My First Year At Electronic Arts. What Have I Learned?

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Earlier this week (11th September 2018) marked one year at Electronic Arts and what an incredible year it has been. Joining EA, and the video games industry, has far exceeded my expectations and I’m so glad I put the time and effort into chasing my dream job (I wrote about that journey here). I have also discovered what it’s really like to work in a corporate, how to drink the right amount of Kool-Aid and use the support of my team to help balance fatherhood and work.

I admit that I was little nervous when I started at EA. I was leaving a job, team and company I really liked, I was moving out of London for the first time in 5 years, I had never been a contractor before and I was joining the biggest company of my career. Naively, I thought that making a sideways move meant my learning curve wouldn’t be too steep. I’m so glad I was wrong. This first year at EA has been an education and what is even better is that I can see even more learning opportunities ahead. I’m super excited to share what I’ve experienced with you all.



The first video game I ever played was Sonic The Hedgehog on the Sega Mega Drive and from there I was hooked. Since then video games have been a huge part of my life and not only do I adore playing them but I love reading about games and their makers, debate and critique games with friends and watch streamers play games I’ll never even try. The ability to tell stories through such an immersive medium is truly unique.

All of what I said above I still do but it’s now actually beneficial to my job. Dragon Age, Titanfall, FIFA, NHL, Star Wars Battlefront, Need for Speed and Battlefield are all franchises that I play and I will never take it for granted how rare it is to have a personal connection to the products my company creates. I’ve helped make hires in the UK, Ireland, USA, Canada, Sweden, Switzerland and Spain and all of those hires will help create games that I will cherish. My passion is now my career and that makes me very, very happy.


permanent job

I left a company that was a start-up success story and when I said I was moving to a corporate I heard things like, “urrgh gross, you’re joining a corporate”, “big companies eat nice people for breakfast” or “I worked in a big company once and it sucked”. None of those are true. Sure, EA is a big company with 13,000+ employees across the world and I will never get to meet all of them but I’m liking being part of such a big family because of the variety of people, teams and cultures. I work with so many teams and each one of them I have my own connection with as well as feeling like I’m part of the wider EA community.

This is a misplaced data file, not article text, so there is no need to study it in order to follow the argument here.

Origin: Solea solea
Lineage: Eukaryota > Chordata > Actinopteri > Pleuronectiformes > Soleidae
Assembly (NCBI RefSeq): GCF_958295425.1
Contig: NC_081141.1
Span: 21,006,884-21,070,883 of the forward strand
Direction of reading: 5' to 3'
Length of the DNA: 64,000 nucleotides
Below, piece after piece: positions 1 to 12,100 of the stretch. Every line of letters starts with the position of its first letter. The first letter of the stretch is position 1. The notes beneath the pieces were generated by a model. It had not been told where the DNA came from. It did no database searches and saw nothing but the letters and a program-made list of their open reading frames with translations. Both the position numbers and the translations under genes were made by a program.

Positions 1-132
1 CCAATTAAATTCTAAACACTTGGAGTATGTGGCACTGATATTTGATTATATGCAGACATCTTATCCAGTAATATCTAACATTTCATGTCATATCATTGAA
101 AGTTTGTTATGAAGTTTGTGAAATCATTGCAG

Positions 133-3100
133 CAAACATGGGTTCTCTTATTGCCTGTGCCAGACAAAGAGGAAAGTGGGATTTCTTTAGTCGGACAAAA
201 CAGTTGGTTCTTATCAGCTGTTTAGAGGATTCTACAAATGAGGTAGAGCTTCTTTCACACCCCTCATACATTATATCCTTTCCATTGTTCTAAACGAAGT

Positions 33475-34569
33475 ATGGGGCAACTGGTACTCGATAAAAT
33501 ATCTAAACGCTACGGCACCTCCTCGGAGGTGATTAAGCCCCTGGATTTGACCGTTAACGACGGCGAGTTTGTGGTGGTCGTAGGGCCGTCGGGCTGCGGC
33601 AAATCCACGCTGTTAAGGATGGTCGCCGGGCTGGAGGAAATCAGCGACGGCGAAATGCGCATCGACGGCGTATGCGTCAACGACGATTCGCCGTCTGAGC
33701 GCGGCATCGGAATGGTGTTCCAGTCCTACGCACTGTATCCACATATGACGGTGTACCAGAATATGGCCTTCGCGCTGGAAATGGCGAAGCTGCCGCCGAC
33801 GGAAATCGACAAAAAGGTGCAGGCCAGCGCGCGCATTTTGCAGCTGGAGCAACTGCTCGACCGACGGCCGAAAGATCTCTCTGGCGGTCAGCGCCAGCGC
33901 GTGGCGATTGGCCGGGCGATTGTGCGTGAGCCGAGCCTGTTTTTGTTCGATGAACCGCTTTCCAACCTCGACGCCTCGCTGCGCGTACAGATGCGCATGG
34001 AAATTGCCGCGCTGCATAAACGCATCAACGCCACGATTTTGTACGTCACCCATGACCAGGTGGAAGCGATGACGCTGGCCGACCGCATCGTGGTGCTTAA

But I must admit the downside of working in a large, matrix organisation is that things can be slow and complicated at times. For example, in my last job I could make an offer, write up the contract and send it out in a matter of hours. At EA on the other hand, it typically takes me a couple of days to get all the approvals I need from budget holders, finance and HR before I can formally extend an offer. But that’s OK. Though the offer process is longer it’s scalable and holds up globally. I’ve learned about the impact of successful processes in the last year and how an excellent framework can empower employees across the world to keep to a high standard.



Processes at EA aren’t perfect but what’s great is that I have the ability to help make changes and my feedback is heard. I admire the transparency from Mala Singh (Chief People Officer) on where we need to improve and how approachable Jesse Connell (VP of Talent Acquisition) and Joseph Marrello (Sr. Director of Talent Acquisition) are even though they’re thousands of miles away. EA’s Talent Acquisition team is a global community I feel comfortable leaning on them for help as well as learning from them. I’ve never been in a company with this opportunity before.

In my previous company, I was the only person in People Operations based outside of the USA which felt isolating at times. Now I’m sat in-person with a team of 6 (soon to be 7) as well as surrounded by other HR functions like compensation, benefits, mobility, business partners and administration. I’ve learned that I’m the type of person who thrives on these direct interactions and I’m so glad I figured this out early in my career.


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Now don’t get me wrong, just because I keep saying I love working at EA it doesn’t mean I’m blind drunk on the company Kool-Aid. EA has made mistakes in the last 12 months, for example, two months after I started Star Wars Battlefront II was released and unfortunately “the launch of the game did not go as we planned”. But it’s so easy for me to be incredibly positive about EA because of the transparency from Andrew Wilson (CEO) and the leadership team to EA’s employees along with all the inspiring work that happens behind-the-scenes. Hundreds of millions of people around the world care so deeply about our products and that’s why it’s easy for me to remain a strong brand advocate.



My last point here is a true blend of work and personal. I became a father for the first time this year and it has been the most amazing experience of my life. Fatherhood is its own steep learning curve and the support of my team and EA has really helped. 4 weeks of paternity leave and the flexibility to work from home I will always be thankful for. My manager is a superb listener and my team know how to rally when I need to take time off.


This article skimmed the surface of what life is like at EA, if you want to find out more my email is Thanks for reading!

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